The Incalculable Hope & Joy of Not-War

In my previous post, I talked about the possibility of glory in war. I alluded to this being an inherent reality of human nature. At sometime, I’ll have to delve into the concept of the warrior ethos in more detail. But that’s for another time. War can be glorious, yes, at least in parts. But […]

The Glories of War

Remembrance Day: the time of year when we argue about honouring the service of our nation’s soldiers. I’ve written about this before. I figure I’ll write about it every year until I’m gone. In any case – although I tried mightily hard to avoid doing so – here’s this year’s two cents. It isn’t really […]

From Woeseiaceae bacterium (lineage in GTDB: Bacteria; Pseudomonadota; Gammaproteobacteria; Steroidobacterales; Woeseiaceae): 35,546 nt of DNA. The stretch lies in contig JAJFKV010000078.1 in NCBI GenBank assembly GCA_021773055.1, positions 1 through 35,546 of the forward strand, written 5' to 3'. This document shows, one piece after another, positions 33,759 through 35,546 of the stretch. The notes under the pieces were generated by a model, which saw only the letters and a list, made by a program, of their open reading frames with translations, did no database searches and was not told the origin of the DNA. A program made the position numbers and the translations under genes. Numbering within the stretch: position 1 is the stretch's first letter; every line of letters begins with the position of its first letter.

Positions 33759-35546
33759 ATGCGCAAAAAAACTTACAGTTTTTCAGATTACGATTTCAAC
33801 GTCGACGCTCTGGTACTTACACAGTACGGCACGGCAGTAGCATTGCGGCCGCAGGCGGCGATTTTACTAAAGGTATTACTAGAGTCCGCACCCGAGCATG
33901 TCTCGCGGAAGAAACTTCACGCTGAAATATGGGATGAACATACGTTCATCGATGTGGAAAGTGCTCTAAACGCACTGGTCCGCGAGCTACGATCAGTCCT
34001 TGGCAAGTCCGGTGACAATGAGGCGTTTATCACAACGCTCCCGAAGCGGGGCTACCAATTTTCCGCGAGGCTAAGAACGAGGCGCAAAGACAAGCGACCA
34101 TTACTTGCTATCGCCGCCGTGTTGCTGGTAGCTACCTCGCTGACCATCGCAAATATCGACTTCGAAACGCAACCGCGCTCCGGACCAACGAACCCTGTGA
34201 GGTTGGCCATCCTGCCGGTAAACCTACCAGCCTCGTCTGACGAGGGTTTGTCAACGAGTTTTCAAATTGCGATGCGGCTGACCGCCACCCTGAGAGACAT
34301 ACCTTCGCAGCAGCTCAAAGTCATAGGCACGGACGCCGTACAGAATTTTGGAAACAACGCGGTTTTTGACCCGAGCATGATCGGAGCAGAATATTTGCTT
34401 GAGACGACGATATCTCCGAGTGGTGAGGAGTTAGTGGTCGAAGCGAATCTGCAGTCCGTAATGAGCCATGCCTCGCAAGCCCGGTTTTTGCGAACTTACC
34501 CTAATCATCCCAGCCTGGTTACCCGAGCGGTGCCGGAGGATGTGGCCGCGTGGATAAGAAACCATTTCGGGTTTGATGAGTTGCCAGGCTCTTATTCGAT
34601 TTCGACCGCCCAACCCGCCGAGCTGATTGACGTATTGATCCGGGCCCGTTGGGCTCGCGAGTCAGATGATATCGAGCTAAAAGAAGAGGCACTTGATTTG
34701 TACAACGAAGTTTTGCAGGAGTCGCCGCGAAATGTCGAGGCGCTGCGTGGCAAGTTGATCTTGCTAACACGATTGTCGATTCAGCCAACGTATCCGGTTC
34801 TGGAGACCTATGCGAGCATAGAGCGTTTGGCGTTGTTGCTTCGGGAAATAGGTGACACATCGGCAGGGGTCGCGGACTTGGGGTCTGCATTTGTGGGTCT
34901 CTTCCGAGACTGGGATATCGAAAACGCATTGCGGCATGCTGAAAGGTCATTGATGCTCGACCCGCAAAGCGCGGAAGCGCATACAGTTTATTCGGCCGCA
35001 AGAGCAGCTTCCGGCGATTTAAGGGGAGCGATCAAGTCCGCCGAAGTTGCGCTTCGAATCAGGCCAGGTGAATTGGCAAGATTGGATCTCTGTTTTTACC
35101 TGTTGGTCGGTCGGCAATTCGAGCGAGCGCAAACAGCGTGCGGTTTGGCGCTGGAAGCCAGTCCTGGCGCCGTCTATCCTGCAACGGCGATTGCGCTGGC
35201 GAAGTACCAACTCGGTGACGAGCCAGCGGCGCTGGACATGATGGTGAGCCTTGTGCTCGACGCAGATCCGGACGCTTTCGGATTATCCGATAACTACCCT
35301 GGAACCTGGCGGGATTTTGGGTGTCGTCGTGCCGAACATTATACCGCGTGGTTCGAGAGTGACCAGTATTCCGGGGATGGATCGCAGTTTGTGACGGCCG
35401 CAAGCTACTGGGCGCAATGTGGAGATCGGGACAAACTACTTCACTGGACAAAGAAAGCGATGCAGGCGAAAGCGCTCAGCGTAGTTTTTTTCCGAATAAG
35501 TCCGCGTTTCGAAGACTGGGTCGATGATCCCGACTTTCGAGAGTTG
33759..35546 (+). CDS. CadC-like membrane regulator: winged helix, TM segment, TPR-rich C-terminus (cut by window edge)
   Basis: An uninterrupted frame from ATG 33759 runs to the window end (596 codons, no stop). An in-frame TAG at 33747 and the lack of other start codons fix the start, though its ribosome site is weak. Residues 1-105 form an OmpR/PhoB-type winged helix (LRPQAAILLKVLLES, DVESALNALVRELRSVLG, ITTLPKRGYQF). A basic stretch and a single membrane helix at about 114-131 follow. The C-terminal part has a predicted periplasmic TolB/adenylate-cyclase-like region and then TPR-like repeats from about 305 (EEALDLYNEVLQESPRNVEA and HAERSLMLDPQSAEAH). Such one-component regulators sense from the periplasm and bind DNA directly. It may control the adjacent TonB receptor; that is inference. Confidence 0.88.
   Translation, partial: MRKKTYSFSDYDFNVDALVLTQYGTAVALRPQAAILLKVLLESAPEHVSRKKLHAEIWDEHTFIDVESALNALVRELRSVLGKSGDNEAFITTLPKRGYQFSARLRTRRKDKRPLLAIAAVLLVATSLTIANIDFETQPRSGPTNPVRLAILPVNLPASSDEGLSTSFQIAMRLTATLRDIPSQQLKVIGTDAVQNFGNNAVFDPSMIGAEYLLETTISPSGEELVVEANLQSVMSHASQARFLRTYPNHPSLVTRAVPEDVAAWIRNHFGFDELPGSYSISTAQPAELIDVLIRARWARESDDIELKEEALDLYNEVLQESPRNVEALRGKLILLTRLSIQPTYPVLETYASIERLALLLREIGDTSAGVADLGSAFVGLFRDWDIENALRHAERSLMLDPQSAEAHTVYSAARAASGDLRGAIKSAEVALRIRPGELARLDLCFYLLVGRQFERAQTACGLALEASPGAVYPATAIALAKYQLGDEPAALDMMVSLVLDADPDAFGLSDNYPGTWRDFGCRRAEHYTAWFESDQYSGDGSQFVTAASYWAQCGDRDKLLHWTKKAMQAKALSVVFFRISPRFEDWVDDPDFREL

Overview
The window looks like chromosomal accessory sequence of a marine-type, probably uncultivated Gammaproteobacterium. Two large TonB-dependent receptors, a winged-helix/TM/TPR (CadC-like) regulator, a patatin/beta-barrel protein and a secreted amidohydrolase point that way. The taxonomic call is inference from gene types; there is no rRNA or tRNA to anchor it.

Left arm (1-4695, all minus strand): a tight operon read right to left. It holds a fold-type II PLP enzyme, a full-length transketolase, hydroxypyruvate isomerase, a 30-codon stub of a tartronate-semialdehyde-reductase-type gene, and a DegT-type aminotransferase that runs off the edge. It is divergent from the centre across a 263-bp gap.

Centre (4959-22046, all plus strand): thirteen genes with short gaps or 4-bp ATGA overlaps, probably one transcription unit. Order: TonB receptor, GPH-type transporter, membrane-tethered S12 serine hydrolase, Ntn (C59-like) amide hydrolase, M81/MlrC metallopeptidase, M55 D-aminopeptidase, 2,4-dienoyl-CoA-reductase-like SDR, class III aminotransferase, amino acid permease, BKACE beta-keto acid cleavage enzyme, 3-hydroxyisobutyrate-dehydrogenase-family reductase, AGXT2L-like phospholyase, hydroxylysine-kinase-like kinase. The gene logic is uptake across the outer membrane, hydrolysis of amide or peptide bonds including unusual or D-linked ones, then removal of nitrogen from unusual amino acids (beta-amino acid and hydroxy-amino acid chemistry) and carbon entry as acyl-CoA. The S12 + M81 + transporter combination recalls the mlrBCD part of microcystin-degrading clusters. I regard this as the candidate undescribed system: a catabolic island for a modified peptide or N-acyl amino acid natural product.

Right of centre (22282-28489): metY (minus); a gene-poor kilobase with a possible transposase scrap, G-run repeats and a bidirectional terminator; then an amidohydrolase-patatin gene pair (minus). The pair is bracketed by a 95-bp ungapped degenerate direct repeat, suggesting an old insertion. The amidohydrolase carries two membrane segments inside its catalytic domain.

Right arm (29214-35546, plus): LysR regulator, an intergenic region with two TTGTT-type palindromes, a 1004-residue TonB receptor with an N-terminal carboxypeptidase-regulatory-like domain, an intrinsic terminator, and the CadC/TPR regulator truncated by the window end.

The Great War & Patrolling/Raiding

Our local Military History Bookclub is currently reading the two-volume history of the Canadian Corps in World War I by Tim Cook. We’ll be reviewing the first volume, At the Sharp End, in January. Volume two, Shock Troops, will follow in February. And in an excellent coincidence, author Tim Cook will be visiting the University […]

eleven eleven

We start wearing our poppies today. Sadly, the relative importance of Remembrance Day in Canada depends on a frequently capricious populace. Too often citizens are prodded toward contempt of veterans by spiteful provocateurs rallying against a militarism that exists solely in their imaginations. Malaise, I suppose, is a more common condition – our country has […]

Le Soldat Oublie

Our Military History Bookclub is currently reading The Forgotten Soldier by Guy Sajer, first published in French as Le Soldat Oublie in 1967. The book is the memoir of Guy Sajer who served as a young conscript (16 or 17) in Germany’s army on the Eastern Front in World War II. This book is standard […]